Another interesting notion Gilbert discussed is the distinction between natural happiness and synthetic happiness. Natural happiness is the positive feelings we gain from getting the things that we want. Synthetic happiness is, in my opinion, a fancy term for “sweet lemons.”
The idea of “sweet lemons” is rumored to have emerged from the saying, “When life hands you lemons, make lemonade.” The idea of “sweet lemons” has a negative implication, however. It implies that a person has successfully fooled himself into thinking positively about undeniably bad circumstances. Similarly, a lot of people are skeptical about synthetic happiness. As Gilbert says, “We smirk because we believe that synthetic happiness is not of the same quality as what we might call “natural happiness.”
We assume that people who cherish their sweet lemons can’t possibly be as happy as people who are happy because of external reasons (wealth, health, fame, beauty, etc). That’s the very notion Gilbert is challenging. He says:
“I want to suggest to you that synthetic happiness is every bit as real and enduring as the kind of happiness you stumble upon when you get exactly what you were aiming for.”
The point Gilbert is trying to make is that a lot of people erroneously consider happiness as something that could be found or earned, when, in fact, it’s something that one can simply create. While most people think that external circumstances determine happiness, Gilbert presents evidence that prove the opposite.
Everyone has a psychological immune system that can synthesize happiness. However, Gilbert reminds us that not all immune systems are created equal. Some people do it better than others, and some situations are more ideal for such synthesis to occur.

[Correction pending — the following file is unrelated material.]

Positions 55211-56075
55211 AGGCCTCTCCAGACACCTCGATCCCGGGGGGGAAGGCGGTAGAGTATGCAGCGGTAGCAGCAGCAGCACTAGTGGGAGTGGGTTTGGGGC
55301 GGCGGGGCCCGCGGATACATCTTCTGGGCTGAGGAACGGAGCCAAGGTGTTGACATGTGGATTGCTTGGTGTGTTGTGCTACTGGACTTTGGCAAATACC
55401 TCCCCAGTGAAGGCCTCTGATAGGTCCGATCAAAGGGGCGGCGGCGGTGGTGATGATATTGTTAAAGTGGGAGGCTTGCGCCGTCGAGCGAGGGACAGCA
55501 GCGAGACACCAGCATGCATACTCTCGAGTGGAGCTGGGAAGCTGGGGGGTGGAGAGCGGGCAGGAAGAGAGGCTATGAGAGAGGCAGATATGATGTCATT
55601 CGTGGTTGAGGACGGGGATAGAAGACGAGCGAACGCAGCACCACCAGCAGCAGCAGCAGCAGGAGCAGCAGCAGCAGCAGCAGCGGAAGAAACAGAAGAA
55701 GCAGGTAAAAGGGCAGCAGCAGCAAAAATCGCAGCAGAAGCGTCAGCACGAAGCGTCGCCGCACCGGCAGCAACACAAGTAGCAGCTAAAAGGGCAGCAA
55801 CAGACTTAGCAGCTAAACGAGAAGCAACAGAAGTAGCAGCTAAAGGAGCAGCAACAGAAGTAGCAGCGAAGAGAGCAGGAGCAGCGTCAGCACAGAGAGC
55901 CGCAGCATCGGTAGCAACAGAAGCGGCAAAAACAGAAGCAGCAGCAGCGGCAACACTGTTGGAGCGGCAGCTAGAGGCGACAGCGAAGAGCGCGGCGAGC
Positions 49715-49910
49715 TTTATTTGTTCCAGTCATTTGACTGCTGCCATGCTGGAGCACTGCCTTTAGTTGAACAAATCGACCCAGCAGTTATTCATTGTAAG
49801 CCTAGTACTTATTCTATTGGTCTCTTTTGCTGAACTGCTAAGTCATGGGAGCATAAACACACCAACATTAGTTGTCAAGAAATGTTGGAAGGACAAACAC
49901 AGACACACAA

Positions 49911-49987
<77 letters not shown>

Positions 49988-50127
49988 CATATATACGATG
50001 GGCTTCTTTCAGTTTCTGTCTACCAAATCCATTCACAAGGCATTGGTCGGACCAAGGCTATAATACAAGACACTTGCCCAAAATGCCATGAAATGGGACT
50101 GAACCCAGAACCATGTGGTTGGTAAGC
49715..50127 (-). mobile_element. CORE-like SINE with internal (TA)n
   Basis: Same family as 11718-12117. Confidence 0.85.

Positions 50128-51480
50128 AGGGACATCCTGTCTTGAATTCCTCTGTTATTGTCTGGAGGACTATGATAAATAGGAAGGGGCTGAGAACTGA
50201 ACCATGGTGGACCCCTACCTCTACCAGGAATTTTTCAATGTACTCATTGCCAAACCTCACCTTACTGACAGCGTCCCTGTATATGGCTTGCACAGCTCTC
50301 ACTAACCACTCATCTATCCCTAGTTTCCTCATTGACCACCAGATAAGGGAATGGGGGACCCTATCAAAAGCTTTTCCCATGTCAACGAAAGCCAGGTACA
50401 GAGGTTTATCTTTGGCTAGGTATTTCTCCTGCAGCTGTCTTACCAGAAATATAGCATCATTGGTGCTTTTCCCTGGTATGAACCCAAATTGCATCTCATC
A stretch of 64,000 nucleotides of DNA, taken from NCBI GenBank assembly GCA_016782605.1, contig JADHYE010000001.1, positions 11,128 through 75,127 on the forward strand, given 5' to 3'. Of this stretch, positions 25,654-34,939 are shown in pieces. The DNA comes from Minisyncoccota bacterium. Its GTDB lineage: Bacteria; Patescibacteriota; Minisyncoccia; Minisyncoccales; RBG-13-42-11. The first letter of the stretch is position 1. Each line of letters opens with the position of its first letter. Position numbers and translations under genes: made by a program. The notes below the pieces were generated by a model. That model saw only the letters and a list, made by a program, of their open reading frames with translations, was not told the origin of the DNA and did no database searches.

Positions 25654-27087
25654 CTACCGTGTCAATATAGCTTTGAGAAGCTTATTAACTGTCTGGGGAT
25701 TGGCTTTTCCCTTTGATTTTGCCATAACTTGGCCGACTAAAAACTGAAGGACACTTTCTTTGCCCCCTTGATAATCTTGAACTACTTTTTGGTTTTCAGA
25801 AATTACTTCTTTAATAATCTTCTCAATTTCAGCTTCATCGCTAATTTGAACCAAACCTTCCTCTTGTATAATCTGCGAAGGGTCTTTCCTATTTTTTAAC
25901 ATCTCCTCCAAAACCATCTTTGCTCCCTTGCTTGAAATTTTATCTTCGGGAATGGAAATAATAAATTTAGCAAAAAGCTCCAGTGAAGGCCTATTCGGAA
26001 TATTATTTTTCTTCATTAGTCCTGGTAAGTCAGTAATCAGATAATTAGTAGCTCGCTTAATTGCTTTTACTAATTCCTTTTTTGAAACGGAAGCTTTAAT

“It turns out that freedom — the ability to make up your mind and change your mind — is the friend of natural happiness, because it allows you to choose among all those delicious futures and find the one that you would most enjoy. But freedom to choose — to change and make up your mind — is the enemy of synthetic happiness.”
Having more freedom allows you to take the necessary steps to achieve natural happiness, while having less freedom, or being unable to change your situation, forces your psychological immune system to synthesize happiness from within.
So, here’s what I’ve learned so far:
In “Sad, Sad World,” I discussed how our brains are geared to pay more attention to negativity, so we have a tendency to notice and recall negative experiences and events more often. However, based on “The Surprising Science of Happiness,” our happiness can function independently from the negative experiences and events we encounter.
So, essentially, you can acquire natural happiness from fulfilling your dreams and goals. But you can also acquire, or synthesize, happiness should you fail to fulfill these goals. In other words, “nothing” can make you happy just as much as “something” can, because we have a built-in happiness synthesizer that can turn our existential lemons into lemonade. Pretty sweet, don’t you think?
Gilbert, D. (2004). “The Surprising Science of Happiness.” Retrieved on November 10, 2014. From: http://www.ted.com/talks/dan_gilbert_asks_why_are_we_happy?language=en
Kay, A. Jimenez, M. Jost, J. (2002). “Sour Grapes, Sweet Lemons, and the Anticipatory Rationalization of the Status Quo.” Retrieved on November 10, 2014. From: http://www.psych.nyu.edu/jost/Kay,_Jiminez,_&_Jost_%282002%29_Sour_Grapes_Sweet_Lemons.pdf